Another strikingly modern film starring the radiant Norma Shearer who seemed to rule the Pre-code era. Instead of portraying an extramarital affair, A Free Soul (1931) shows Shearer in a pre-marital sexual relationship with bad boy, gangster Clark Gable. The pair have no intension of tying the knot and Shearer has no qualms showing up unannounced and seducing Gable's character in - I must say - a dress that hides barely anything. The film is a testament to the changing societal attitudes and the power of Shearer. As well as being a great multidimensional plot and wonderful casting - including the performances of Lionel Barrymore and a young Leslie Howard, A Free Soul (1931) is surprisingly relevant and relatable today. 

    6) Trouble in Paradise (1932)
A sophisticated film, Trouble in Paradise (1932), is mostly known today due to the enduring reputation of director, Ernest Lubitsch. It is an entertaining, adult romantic comedy about a love triangle situation between Miriam Hopkins, Kay Francis and Herbert Marshall. Hopkins and Marshall are thieves who fall in love and decide to join forces to rob a beautiful perfume company owner (Francis). The con falters when Marshall and Francis start to get too cosy. This film is a great example of the Precode era's propensity for creating truly adult and sophisticated content. Its subtle humour is also amazing.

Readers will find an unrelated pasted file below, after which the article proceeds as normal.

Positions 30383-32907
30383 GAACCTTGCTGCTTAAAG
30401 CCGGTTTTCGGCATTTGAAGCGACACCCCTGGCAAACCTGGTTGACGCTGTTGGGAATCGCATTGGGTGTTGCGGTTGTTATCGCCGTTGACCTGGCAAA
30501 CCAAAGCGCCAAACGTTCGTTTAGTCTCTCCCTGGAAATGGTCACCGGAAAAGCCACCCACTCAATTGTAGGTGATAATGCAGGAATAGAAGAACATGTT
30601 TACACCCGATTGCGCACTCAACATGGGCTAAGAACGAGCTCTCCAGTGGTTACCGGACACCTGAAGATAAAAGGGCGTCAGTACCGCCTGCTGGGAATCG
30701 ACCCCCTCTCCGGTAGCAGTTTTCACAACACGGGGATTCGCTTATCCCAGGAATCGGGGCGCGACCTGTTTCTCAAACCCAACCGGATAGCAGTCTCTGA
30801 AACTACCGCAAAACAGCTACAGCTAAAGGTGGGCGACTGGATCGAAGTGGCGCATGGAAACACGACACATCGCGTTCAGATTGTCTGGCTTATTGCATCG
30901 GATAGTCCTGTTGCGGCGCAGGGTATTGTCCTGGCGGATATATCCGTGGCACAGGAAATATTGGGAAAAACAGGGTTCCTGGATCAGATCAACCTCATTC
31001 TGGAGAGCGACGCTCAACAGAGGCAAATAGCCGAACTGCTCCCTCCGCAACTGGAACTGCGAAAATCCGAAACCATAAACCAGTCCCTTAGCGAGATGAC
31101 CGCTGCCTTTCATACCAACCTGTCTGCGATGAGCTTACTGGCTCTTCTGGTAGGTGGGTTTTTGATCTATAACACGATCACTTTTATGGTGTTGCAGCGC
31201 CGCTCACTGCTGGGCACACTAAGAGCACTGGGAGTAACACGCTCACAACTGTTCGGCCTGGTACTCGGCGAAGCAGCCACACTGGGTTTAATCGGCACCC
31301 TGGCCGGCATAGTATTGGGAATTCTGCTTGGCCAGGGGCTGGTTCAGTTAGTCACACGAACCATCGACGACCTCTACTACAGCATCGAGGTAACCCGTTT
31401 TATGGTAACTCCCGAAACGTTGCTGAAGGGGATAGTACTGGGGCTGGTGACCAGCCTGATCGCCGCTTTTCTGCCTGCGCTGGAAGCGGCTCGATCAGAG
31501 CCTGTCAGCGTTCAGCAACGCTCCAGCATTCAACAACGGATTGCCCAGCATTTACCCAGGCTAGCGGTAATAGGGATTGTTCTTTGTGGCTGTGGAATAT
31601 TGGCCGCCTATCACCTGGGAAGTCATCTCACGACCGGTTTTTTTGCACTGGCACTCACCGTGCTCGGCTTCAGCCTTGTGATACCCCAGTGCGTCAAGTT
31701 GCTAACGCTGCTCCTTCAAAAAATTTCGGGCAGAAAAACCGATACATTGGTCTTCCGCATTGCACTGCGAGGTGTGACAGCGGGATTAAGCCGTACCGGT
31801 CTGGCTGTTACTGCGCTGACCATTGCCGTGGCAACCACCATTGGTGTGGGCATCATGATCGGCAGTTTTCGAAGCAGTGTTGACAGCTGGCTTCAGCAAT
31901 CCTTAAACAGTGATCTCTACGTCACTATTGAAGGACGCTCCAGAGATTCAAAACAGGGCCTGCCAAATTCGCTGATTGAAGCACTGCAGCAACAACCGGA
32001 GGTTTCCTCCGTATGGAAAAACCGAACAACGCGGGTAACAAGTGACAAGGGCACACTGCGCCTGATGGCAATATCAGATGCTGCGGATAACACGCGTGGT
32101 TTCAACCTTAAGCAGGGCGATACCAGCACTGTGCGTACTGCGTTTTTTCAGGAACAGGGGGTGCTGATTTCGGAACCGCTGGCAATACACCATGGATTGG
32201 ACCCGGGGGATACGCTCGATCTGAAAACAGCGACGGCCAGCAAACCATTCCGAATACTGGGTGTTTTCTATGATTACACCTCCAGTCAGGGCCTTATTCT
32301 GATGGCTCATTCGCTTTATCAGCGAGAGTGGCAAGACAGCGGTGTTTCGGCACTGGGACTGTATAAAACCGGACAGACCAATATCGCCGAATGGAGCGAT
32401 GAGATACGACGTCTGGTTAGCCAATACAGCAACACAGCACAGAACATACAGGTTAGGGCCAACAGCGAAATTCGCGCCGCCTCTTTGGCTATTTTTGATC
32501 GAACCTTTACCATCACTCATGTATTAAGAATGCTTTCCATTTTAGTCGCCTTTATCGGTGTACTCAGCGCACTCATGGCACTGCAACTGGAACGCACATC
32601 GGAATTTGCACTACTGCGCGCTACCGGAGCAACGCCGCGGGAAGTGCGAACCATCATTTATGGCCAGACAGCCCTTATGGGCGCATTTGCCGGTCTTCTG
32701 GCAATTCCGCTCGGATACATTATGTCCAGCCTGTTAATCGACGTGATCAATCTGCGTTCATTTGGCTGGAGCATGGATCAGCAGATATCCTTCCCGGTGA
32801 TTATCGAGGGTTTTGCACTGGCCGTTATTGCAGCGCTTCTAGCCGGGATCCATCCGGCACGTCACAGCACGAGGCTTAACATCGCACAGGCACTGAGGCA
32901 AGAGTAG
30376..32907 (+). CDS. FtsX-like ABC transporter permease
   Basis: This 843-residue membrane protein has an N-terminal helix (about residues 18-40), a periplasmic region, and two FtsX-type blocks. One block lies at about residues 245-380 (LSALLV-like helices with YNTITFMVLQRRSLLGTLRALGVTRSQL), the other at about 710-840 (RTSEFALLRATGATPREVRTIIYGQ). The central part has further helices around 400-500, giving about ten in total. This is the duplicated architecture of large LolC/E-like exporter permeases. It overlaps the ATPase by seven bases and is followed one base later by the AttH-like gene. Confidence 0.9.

7) Red Headed Woman (1932)
The Precode platinum blonde, Jean Harlow, made a style change to star as the title character in the shocking and emotional, Red Headed Woman (1932). Like the main character in Baby Face, Harlow stars as Lil, a woman who will do anything to be rich and become a part of high society. Of course, being Precode, 'anything' means using her body and unquestionable sexuality. This includes desperately seducing a variety of rich men, breaking up marriages and even murder. Plus, in open defiance to Will Hays, Harlow's character is never punished for her actions. Note: a warning to some viewers, there is a kind of disturbing domestic violence scene which at the same time is pretty 'Fifty Shades of Grey'.   

     8) I am a Fugitive from a Chain Gang (1932)
A crime/ drama film starring Paul Muni as a wrongfully convicted prisoner who becomes part of a brutal Southern chain gang. He quickly escapes to Chicago and attempts to make a success of himself but finds his past never leaves him. Based on the true story of convict Robert Elliott Burn who was himself a chain gang member before escaping and becoming a fugitive. The film is a must watch simply for its impact on Depression Era America. Shocked by the use of chain gangs and the abuses and ill treatment of criminals which, despite being largely fictional in the movie, were a staple of many state’s judicial systems, society rallied against the behaviour.